“Designers should rely on defined UI patterns and focus on solving the user’s day to day need — rather than how the scroll-bar should be designed for this product.”

It seems that writers and designers both struggle with mistakes when it comes to demonstrating our knowledge — we know the meaning we want to convey as we’ve crafted the idea and put our thoughts out on the page. With design it’s about showing your skill, and when crafting content the focus is more about your understanding of the idea or article theme.

So, next time you see a typo at in a restaurant menu or in an article like this, think about the effort your brain puts in behind the scenes and cut yourself some slack! Know that that mistake you made was because you were hyper focused, not negligent or sloppy. I know I will.




GET ACTIVE GIRLS: New statistics show that teenage girls are living increasingly sedentary lifestyles. Picture: Brigid Auchettl



Teenage girls may be choosing aesthetics over exercise according the over The Australian Bureau of Statistics’ National Health Survey 2014-15 results, which found almost 60 per cent of girls aged 15 to 17 did little to no exercise.

In a time of selfies and snapchat the pressure on teenage girls to always look pretty and put together has become so extreme that they are choosing not to exercise for fear of looking sweaty, unfiltered, or imperfect.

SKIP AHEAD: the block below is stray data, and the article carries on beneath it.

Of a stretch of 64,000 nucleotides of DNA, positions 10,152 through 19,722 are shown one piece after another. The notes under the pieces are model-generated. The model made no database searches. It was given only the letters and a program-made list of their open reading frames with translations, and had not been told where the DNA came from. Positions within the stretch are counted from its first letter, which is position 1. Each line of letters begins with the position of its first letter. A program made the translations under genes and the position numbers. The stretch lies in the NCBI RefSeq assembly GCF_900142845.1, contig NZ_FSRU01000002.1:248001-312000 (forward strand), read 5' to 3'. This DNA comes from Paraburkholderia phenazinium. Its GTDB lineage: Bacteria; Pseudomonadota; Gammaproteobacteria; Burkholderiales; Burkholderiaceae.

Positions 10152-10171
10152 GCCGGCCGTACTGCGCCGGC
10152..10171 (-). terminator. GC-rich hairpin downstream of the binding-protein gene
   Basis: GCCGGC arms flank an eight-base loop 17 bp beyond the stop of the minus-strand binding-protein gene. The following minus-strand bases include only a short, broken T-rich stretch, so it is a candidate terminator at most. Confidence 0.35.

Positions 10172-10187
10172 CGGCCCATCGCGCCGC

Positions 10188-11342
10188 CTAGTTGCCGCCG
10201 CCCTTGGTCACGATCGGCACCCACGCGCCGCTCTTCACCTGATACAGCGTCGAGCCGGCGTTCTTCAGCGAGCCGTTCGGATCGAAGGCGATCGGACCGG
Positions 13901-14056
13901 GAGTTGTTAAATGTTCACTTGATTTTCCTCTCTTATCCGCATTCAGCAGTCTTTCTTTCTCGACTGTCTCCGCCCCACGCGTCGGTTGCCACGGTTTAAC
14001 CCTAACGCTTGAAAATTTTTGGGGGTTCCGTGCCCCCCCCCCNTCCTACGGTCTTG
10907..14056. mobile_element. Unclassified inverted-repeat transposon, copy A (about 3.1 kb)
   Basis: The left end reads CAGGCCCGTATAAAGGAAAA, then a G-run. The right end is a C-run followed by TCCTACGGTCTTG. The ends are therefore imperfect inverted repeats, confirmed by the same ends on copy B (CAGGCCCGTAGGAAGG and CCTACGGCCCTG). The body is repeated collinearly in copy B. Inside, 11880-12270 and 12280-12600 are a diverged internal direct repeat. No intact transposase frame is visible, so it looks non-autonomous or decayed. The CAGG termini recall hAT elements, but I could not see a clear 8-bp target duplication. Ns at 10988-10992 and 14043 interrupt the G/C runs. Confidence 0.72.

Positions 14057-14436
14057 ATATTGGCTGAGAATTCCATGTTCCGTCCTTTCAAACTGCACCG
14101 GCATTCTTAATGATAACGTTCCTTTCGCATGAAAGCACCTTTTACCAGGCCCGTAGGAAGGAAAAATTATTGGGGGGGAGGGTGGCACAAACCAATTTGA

Warrnambool College physical education coordinator Tess Halloran said the alarming statistics came as no shock.

“I think the major contributing factor [to females not participating in physical education] is body image kids are really aware these days of what they look like when they’re participating and that really does affect them.”

These worrying statistics prompted the Victorian Governments new campaign targeting girls to get out and get active. The campaign highlights girls working together with the tagline “girls make your move” where young girls are encouraged to “sweat now…be sweet later”.

Gymnast 17 year-old Ella McCorkell said that though she never felt the pressure to look pretty at training she could understand why it may put off other girls from having a go.

“It’s sad to think that girls now care so much about how they look or how others see them that they don’t want to give sport a go,” she said.

“There is a lot of pressure on teenage girls now to look a certain way thanks to social media.”

Registered Practise Nurse Jennifer Mertens said young girls promoting health on social media had both pros and cons.

“I think social media is a double edged sword it is helpful in inspiring girls seeing others getting active and fit however it also it doesn’t help with unrealistic expectations and promoting negative body image,” Ms Mertens said.

“There is a lot of people promoting exercise and active lifestyles but they are doing it as a full time job and setting unrealistic expectations for young girls.”

It is these unrealistic expectations that are causing harmful effects to young girl’s mental and physical health. Only time will tell if the pressures from society and social media to look unfiltered are greater than young girl’s willpower to stay fit and healthy.


Words: 375


Interviewee contact details:

Tess Halloran:

Position: Warrnambool College Physical Education coordinator

Mobile: 0408 068 639

Email: halloran.tessa.m@edumail.vic.gov.au


Ella McCorkell:

Position: Athlete/Gymnast

Mobile: 0402 736 296


Jennifer Mertens

Position: Jamieson Medical Clinic Registered Practise Nurse

Phone: (03) 5562 6533

Email: jmertens@jsmc.com.au